Vice President Mike Pence, right, with a Broward County, Florida, SWAT officer wearing a QAnon patch. (What is it about Broward County?) The officer was later demoted, but not dismissed.
Artistic and literary names (“names of fictional persons, places, or institutions, in any written, oral, or visual medium, as well as titles of art works, books, plays, television programs, or movies”)
Childish Gambino. The actor/writer Donald Glover, who stars in “Atlanta” on the FX channel and performs under the nom de rap Childish Gambino, released a provocative and hugely popular music video, “This Is America,” in early May, and spent much of the rest of the year on a “This Is America” tour. Where did Glover come up with “Childish Gambino”? From something called the Wu-Tang name generator. As an Uproxx reporter pointed out in 2014, there are (or were) two Wu-Tang name generators, and both of them yielded “Childish Gambino” when Glover typed in his name. This is an unusual coincidence, if not a unique one. (My own Wu-Tang name, in case you were wondering, is either Insane Professional or Magician Ungrateful.)
Gritty. The new mascot of the Philadelphia Flyers, a professional hockey team that had until then lacked any mascot, made its (his?) debut on September 24, and immediately provoked as many varieties of response as there are definitions for gritty.
— Gritty (@GrittyNHL) September 24, 2018
“Left-wing activists made him a socialist meme and antifa hero: a blue-collar monster, reclaimed from its marketing creators, fighting on behalf of workers against the absurdities of capitalism,” reported the New York Times. “On October 24, 2018, the Philadelphia City Council passed a formal resolution honoring Gritty, declaring that he honored the city’s spirit and passion,” a Wikipedia entry tells us. According to SBNation, “The name ‘Gritty’ itself is an inside joke used as a descriptor by fans for any player who isn’t the most athletically talented, but still inspires overwrought metaphors.” The adjective gritty was first documented in the 16th century, when its sole meaning was “resembling or containing sand or grit.” It has signified “plucky, spirited, courageous, and resolute” since the mid-19th century, and “harsh; bleak, unsparingly realistic” since the late 19th century.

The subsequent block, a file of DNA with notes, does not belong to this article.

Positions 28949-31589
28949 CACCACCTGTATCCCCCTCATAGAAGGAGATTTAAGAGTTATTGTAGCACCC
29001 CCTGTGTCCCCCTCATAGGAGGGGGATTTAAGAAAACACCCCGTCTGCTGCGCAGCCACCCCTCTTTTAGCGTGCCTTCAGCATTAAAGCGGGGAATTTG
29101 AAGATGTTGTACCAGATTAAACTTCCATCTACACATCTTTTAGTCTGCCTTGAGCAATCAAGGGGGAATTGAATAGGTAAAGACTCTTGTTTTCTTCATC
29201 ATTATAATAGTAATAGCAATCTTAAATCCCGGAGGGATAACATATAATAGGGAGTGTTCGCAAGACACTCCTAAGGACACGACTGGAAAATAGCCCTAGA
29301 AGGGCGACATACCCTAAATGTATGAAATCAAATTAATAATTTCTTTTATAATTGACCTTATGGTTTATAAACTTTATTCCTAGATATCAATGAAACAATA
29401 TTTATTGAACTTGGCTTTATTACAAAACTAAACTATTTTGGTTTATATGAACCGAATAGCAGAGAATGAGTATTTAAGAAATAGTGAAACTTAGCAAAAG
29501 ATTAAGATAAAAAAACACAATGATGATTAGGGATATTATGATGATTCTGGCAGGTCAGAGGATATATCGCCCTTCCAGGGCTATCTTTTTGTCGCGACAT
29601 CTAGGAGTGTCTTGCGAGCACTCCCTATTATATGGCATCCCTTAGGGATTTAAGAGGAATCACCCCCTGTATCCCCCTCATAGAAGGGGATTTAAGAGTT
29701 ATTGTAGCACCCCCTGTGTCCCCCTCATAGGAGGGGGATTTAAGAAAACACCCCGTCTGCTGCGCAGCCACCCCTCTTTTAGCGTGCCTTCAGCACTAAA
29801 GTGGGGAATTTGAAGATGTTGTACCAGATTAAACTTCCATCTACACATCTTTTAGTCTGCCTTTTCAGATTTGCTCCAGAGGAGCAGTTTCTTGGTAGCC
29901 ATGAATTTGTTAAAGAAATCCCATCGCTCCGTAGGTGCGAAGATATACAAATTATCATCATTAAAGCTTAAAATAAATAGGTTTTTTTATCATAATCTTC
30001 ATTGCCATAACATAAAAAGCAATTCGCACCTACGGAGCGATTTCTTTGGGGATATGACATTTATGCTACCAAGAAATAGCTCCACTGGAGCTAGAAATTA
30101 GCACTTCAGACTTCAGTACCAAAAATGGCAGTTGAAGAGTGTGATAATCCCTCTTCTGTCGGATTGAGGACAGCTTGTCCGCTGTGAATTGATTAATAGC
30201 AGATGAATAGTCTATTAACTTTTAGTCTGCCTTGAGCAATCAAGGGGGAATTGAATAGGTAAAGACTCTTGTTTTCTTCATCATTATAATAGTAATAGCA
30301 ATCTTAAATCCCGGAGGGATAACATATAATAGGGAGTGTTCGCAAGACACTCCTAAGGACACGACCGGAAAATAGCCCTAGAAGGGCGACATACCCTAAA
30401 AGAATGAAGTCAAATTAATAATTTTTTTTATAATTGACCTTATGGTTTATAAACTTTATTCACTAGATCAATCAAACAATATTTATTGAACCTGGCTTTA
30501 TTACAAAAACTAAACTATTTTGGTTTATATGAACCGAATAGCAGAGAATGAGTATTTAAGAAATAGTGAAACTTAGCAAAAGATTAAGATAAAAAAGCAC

Wakanda. The fictional African country, created in 1966 by Stan Lee and Jack Kirby for their “Black Panther” comic, was brought to life in the 2018 film Black Panther. As I wrote in April, “Wakanda” (or Wakonda, Wacunda, or Wakunda) has a long history in North American place naming that predates the comic, and it also has shown up in other fictional works, including the original Ghostbusters movie.
“World of Wakanda” Marvel comic
Miscellaneous names (names that don’t fit into any other category)
BBQ Becky and her siblings in white-caller crime (Brooklyn Becky, Permit Patty, ID Adam, Pool Patrol Paula, et al.). The nicknames were slapped onto “white people who’ve reported black people for sitting in Starbucks, shopping at CVS, mowing lawns, playing golf, staying at an Airbnb or napping on a couch in a college dorm,” as a USA Today story put it in July. The ad-hoc policing wasn’t new, but the viral social memes were.
Individual-1. On December 7, the special prosecutors in the Trump-Russia investigation submitted sentencing recommendations for Michael Cohen, one of President Trump’s former lawyers. In the filing, a party identified as “Individual-1” – who just happened to run “an ultimately successful campaign for President of the United States” – was named as the coordinator of payments to Stormy Daniels (see above) and former Playmate of the Year Karen McDougall. The deadpan combination of legalese and finger-pointing led to a flurry of taunts and memes.
Does Sharper Image still sell Individual-1 Steaks?— The Daily Show (@TheDailyShow) December 7, 2018
Laurel/Yanny. Back in May, it seemed everyone was puzzling over an audio clip that sounded to some listeners like “Laurel” and to others like “Yanny.” The New York Times built a tool to test your own perception; Language Log devoted two erudite posts to the phenomenon, on May 16 and May 25.
For past names of the year, start with 2017 and follow the links at the bottom of the post.